Therein lies the most significant difference between this Super Bowl and Super Bowl LIV. The San Francisco defense is not nearly as good as the 2019 team was, but their offense is significantly better. The Chiefs offense cannot do the same things it could with Tyreek Hill and a four-years-younger Travis Kelce, but this defense is the best that Andy Reid and Patrick Mahomes have had since they got there.
All-Pro cornerback Trent McDuffie and All-Pro snub LaJarius Sneed form the most fearsome cornerback duo in the league, and they will get their final test against two of the most versatile receivers out there. Aiyuk and Samuel have a much different skill set than a duo like Tyreek Hill and Jaylen Waddle (whom the Chiefs have held in check twice), and they will be utilized in many unique ways. It will be interesting to see how Sneed and McDuffie adjust and what kind of positions defensive coordinator Steve Spagnuolo will put them in.
Battle Of The Minds
Two of the brightest offensive minds will be facing off in Vegas: Andy Reid and Kyle Shanahan. However, only one of these head coaches has proven genuinely worthy of that title. Andy Reid is about to make his fifth Super Bowl appearance with a record of 2-2, whereas Kyle Shanahan is making his second appearance, having lost his only prior visit to Big Red.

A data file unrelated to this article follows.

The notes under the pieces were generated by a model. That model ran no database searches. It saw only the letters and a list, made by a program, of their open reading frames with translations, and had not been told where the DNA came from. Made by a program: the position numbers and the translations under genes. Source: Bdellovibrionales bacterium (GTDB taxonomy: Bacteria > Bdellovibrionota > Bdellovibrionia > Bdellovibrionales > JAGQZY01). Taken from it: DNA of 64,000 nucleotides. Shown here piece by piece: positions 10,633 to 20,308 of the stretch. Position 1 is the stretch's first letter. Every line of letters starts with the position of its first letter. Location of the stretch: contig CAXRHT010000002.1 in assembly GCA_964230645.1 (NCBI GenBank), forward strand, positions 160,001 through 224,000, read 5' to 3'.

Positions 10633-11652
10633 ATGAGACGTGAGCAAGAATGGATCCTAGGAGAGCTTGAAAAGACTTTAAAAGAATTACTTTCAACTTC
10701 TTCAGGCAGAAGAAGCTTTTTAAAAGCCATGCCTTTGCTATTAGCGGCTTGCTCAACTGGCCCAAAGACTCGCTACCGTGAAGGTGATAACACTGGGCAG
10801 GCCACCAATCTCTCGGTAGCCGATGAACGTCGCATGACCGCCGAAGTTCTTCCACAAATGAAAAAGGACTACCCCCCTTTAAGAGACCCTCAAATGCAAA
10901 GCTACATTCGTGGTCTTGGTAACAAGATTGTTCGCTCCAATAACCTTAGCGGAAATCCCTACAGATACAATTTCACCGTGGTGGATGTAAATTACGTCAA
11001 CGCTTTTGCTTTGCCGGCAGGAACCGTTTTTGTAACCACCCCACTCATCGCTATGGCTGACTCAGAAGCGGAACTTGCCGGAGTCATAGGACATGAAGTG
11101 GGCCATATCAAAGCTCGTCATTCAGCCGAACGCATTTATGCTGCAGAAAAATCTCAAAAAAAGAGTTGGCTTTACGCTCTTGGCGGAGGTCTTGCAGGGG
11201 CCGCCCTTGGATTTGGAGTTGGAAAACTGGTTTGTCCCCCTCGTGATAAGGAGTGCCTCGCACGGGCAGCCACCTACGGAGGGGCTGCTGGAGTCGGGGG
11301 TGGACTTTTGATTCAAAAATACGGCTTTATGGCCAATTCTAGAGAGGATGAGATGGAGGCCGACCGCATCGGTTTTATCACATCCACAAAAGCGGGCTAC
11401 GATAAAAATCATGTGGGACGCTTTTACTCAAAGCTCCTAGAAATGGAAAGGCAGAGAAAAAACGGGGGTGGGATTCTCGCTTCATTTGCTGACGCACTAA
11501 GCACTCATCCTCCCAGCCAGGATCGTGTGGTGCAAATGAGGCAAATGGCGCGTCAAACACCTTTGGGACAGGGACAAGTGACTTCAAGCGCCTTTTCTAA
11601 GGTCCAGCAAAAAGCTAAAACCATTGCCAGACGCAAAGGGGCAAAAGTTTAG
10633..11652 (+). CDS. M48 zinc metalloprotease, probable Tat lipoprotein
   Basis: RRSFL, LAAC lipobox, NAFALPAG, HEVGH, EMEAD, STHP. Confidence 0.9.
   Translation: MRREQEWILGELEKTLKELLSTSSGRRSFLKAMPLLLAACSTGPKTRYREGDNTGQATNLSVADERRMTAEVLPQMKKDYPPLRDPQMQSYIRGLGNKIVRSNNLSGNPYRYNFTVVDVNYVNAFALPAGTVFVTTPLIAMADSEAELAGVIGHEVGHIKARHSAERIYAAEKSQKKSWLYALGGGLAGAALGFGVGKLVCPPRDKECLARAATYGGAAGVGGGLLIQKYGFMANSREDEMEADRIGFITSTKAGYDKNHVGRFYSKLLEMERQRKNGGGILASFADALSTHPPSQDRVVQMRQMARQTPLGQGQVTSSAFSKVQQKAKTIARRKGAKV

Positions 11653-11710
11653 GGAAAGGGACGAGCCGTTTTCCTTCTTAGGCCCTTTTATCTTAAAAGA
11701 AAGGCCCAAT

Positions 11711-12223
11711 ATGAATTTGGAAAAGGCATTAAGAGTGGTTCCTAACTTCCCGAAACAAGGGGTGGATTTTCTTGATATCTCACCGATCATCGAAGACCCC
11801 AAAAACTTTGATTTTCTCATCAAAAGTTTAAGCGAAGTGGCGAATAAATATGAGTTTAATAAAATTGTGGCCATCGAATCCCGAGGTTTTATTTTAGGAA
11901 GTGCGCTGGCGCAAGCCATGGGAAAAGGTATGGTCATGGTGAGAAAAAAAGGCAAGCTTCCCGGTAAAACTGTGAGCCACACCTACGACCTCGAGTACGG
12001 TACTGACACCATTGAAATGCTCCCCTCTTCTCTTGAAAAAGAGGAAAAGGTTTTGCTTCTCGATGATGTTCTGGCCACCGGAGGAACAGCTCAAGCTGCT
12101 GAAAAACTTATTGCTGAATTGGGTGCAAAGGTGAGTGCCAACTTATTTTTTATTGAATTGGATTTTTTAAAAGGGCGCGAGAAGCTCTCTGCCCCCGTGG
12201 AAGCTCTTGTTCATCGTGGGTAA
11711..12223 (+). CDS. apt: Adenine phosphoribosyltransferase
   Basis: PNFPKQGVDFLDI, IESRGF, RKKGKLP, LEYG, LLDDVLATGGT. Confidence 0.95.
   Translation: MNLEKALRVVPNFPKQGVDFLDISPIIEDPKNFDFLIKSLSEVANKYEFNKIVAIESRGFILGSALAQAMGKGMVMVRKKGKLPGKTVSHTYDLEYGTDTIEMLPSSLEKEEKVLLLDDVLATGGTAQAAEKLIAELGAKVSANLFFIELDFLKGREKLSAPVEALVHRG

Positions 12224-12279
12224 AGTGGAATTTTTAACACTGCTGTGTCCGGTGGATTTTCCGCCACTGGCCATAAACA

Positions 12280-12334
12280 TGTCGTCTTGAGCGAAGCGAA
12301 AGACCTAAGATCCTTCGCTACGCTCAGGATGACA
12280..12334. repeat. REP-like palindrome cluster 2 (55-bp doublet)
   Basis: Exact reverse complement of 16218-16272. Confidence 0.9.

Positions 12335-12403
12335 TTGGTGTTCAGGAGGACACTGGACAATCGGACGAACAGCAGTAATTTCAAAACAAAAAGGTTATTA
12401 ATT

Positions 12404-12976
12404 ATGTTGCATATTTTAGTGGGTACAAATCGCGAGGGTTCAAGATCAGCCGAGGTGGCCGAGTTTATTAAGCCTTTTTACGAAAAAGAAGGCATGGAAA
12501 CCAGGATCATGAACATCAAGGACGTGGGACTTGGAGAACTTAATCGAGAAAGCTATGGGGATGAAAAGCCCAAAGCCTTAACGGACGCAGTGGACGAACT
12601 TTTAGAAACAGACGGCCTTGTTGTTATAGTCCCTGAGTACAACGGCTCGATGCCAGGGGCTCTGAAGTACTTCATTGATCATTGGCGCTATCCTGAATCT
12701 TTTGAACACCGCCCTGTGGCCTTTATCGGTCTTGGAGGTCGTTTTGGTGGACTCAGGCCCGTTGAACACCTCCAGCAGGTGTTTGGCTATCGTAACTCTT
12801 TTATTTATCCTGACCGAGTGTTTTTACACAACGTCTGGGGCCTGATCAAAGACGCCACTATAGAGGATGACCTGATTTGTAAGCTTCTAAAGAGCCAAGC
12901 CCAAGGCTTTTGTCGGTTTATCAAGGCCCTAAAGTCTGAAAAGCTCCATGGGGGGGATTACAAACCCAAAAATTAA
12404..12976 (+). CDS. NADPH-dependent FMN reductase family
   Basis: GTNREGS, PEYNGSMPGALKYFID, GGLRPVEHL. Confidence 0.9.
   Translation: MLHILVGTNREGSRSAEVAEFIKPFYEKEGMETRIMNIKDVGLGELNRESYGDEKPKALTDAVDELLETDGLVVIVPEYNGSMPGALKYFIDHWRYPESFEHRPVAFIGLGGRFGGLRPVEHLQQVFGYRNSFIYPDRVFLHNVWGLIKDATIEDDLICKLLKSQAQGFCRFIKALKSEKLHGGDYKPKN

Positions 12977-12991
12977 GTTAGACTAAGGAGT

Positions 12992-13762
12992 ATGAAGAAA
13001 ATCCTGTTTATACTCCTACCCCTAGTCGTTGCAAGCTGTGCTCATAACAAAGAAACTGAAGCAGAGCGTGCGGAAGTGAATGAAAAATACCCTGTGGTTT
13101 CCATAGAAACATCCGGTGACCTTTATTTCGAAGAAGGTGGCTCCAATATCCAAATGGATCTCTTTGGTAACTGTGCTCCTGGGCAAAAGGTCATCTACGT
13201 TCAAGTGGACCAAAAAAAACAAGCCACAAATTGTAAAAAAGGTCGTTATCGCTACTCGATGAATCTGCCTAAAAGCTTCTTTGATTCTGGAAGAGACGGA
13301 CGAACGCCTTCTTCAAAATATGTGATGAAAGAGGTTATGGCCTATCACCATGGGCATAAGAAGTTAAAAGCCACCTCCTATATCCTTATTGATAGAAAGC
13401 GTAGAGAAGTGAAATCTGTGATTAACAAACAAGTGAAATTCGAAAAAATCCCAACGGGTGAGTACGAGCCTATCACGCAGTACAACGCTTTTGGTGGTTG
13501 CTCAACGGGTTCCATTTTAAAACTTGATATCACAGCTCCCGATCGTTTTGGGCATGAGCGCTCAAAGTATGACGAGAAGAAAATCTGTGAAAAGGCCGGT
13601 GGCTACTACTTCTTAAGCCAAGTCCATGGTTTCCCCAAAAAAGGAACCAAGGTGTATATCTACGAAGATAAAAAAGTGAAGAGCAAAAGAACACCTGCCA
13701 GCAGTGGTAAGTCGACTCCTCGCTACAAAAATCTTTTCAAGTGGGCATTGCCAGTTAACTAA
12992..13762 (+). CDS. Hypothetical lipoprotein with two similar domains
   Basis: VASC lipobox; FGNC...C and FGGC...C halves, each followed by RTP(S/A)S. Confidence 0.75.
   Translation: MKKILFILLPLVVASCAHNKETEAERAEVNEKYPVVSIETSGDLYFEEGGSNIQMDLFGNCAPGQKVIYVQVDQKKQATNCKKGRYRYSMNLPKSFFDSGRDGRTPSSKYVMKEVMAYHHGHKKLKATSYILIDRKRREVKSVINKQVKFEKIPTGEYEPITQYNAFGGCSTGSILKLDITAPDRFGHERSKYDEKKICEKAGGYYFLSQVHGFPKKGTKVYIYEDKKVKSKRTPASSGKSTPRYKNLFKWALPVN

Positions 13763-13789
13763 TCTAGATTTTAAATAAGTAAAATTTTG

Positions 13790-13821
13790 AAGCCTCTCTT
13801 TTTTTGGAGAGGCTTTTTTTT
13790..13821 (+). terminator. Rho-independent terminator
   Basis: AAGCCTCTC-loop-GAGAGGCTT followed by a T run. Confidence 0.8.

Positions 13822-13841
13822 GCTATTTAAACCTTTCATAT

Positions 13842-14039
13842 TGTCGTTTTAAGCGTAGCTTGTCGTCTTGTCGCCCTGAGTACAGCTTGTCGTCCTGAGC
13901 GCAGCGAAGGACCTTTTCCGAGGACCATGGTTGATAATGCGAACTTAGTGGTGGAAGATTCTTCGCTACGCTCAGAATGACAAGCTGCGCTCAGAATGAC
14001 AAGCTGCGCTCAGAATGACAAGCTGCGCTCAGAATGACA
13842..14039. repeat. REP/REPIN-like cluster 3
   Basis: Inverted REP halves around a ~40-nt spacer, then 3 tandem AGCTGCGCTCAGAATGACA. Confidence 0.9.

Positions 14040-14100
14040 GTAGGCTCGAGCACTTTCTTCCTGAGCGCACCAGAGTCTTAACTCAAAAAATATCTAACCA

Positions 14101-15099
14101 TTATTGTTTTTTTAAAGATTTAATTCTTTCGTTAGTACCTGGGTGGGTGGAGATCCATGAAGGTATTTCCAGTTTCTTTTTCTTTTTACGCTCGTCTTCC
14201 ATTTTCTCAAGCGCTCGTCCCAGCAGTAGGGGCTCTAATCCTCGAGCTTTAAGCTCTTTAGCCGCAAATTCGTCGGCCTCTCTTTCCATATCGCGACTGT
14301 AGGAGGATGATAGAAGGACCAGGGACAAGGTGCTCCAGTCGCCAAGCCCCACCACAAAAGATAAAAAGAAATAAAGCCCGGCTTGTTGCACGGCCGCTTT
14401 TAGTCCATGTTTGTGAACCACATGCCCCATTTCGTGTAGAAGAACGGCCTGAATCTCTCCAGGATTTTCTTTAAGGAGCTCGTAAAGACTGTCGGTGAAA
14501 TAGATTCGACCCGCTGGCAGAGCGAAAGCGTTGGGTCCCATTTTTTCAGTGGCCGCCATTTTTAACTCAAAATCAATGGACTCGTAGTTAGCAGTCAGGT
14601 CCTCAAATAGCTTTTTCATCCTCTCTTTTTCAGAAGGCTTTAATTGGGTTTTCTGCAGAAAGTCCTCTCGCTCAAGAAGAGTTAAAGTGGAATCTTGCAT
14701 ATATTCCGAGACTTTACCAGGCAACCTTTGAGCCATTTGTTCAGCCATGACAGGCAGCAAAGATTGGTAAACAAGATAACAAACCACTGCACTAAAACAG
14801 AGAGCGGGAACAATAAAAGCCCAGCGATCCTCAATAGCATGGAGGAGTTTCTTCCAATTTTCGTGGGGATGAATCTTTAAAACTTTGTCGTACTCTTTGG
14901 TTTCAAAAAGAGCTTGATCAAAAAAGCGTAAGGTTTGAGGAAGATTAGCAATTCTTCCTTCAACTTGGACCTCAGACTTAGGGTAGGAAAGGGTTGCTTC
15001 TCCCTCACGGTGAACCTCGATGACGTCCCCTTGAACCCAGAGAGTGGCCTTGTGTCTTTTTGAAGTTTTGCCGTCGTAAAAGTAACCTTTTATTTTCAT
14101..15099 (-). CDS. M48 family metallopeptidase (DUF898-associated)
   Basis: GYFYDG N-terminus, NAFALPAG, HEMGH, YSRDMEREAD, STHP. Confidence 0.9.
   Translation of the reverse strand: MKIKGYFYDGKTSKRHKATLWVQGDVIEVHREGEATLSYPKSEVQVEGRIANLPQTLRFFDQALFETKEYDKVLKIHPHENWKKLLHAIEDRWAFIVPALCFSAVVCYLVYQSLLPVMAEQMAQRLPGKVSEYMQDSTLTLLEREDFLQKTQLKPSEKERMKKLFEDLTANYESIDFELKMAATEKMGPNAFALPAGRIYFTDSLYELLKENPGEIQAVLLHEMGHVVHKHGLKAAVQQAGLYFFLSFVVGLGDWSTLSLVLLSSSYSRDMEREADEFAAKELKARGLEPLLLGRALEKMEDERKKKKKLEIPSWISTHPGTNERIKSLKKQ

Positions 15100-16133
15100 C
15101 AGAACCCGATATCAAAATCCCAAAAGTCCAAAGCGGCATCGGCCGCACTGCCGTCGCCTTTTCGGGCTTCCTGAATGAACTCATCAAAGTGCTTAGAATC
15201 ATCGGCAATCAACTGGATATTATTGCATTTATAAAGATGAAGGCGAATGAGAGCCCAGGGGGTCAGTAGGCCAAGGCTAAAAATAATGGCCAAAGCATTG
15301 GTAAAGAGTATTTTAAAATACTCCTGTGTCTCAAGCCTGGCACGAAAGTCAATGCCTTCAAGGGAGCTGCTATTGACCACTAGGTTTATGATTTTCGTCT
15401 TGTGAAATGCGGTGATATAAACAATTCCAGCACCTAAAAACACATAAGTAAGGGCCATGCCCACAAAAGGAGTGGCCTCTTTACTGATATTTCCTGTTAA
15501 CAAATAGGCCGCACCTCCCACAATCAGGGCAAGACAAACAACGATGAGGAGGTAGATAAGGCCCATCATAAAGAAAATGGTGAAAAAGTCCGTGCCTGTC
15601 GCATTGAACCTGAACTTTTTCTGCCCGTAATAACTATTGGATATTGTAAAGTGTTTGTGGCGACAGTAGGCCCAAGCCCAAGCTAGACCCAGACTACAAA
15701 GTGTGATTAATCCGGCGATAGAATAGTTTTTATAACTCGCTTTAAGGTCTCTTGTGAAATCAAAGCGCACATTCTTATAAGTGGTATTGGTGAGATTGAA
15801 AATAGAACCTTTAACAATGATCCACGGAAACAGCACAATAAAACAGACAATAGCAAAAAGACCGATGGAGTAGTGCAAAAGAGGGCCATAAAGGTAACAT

Shanahan has also presided over two of the most embarrassing blown leads in Super Bowl history. His 49ers held a ten-point lead with under six and a half minutes to go against the Chiefs, and they proceeded to allow Patrick Mahomes to drive for three touchdowns in just over five minutes of game time to lose by 11. That loss pales compared to the biggest blown lead in Super Bowl history: the infamous 28-3 game. Kyle Shanahan may not have been the head coach of the Atlanta Falcons, but he was the offensive coordinator. His play calls down the stretch were highly questionable and a key factor as to why Tom Brady and the Patriots came back to win that Super Bowl.
However, the thing about reputations is that they can be changed in moments like this. Before Big Red won his first Super Bowl against the 49ers in January of 2020, Reid had the reputation of failing to win the big one. His playoff career was marred by poor clock and timeout management, questionable playcalling with the lead, and just the worst luck you can think of. He even had his own 28-3 moment against Andrew Luck and the Indianapolis Colts by blowing a 38-10 lead that he held in the third quarter of the 2014 Wild Card Game.
Once Andy Reid won his Super Bowl, the script flipped, and Andy's status as one of the game's all-time best was cemented. This will be his third Super Bowl appearance since being christened as a future Hall Of Famer and one of the all-time greats, and he is living proof that a reputation can change. Kyle Shanahan has an opportunity to do that, and it will be Reid and Spags' job to ensure that does not happen. Shanahan is a good coach, but Big Red is better. What better place to prove it than Vegas?